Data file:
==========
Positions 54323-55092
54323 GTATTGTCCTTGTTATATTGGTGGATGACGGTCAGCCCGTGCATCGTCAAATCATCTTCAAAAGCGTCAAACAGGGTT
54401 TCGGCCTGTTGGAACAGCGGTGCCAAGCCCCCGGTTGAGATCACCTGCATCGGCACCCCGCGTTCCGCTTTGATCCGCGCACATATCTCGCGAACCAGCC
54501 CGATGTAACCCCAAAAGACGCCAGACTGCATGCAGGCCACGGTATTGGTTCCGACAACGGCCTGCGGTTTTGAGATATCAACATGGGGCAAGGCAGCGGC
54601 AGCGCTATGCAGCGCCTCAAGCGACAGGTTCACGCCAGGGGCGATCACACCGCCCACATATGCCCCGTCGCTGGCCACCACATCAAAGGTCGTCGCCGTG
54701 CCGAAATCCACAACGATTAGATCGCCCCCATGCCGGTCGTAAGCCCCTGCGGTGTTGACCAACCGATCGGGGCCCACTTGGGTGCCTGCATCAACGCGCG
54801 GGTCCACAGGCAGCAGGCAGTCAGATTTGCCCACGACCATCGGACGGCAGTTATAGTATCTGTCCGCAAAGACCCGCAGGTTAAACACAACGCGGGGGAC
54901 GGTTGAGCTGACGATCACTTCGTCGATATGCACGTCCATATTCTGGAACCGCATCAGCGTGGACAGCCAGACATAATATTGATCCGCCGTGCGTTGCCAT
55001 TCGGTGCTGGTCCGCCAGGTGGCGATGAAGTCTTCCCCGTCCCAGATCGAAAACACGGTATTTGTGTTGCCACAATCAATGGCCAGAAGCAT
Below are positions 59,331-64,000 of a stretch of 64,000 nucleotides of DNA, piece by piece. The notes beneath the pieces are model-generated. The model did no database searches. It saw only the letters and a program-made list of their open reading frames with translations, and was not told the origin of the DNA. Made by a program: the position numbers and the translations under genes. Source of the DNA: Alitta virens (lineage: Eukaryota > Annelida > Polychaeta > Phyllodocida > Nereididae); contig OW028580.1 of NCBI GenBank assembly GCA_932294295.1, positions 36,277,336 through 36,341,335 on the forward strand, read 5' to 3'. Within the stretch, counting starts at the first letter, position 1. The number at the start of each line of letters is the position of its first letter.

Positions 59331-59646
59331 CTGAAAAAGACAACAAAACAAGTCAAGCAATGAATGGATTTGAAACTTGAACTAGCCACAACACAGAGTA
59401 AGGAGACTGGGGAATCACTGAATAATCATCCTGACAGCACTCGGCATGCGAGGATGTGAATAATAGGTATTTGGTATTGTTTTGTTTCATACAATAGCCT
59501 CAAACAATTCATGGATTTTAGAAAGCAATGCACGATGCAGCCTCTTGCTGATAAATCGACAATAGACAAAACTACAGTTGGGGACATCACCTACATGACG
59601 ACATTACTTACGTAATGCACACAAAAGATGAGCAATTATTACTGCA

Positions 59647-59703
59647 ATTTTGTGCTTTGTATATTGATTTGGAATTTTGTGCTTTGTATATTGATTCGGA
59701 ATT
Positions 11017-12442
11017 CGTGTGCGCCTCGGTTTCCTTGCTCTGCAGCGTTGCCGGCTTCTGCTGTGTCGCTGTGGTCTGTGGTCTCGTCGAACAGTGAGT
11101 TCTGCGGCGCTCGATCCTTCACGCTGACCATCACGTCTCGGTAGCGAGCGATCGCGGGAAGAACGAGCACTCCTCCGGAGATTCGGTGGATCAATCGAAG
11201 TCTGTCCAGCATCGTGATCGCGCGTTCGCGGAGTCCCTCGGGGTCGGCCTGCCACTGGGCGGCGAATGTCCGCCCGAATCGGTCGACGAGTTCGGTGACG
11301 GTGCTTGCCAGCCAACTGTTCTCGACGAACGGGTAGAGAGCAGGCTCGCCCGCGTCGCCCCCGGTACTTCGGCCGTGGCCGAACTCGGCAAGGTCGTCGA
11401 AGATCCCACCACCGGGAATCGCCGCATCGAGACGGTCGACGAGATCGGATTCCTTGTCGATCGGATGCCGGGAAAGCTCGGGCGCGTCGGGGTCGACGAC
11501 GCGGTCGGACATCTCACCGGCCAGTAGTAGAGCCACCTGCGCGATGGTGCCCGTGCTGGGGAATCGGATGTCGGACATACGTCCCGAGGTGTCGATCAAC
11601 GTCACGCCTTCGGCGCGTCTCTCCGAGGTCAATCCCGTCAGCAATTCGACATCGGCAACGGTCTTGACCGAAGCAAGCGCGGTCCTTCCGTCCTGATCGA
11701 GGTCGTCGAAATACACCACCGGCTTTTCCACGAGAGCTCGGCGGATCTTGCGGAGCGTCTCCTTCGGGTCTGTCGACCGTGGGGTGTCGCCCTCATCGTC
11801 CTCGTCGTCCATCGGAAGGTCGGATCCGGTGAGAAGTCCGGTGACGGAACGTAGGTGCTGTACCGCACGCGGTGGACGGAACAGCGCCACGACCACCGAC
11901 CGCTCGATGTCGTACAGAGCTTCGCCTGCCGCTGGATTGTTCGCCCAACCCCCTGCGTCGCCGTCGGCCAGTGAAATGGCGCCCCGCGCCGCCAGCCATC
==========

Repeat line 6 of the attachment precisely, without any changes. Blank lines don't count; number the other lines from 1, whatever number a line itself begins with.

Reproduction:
54701 CCGAAATCCACAACGATTAGATCGCCCCCATGCCGGTCGTAAGCCCCTGCGGTGTTGACCAACCGATCGGGGCCCACTTGGGTGCCTGCATCAACGCGCG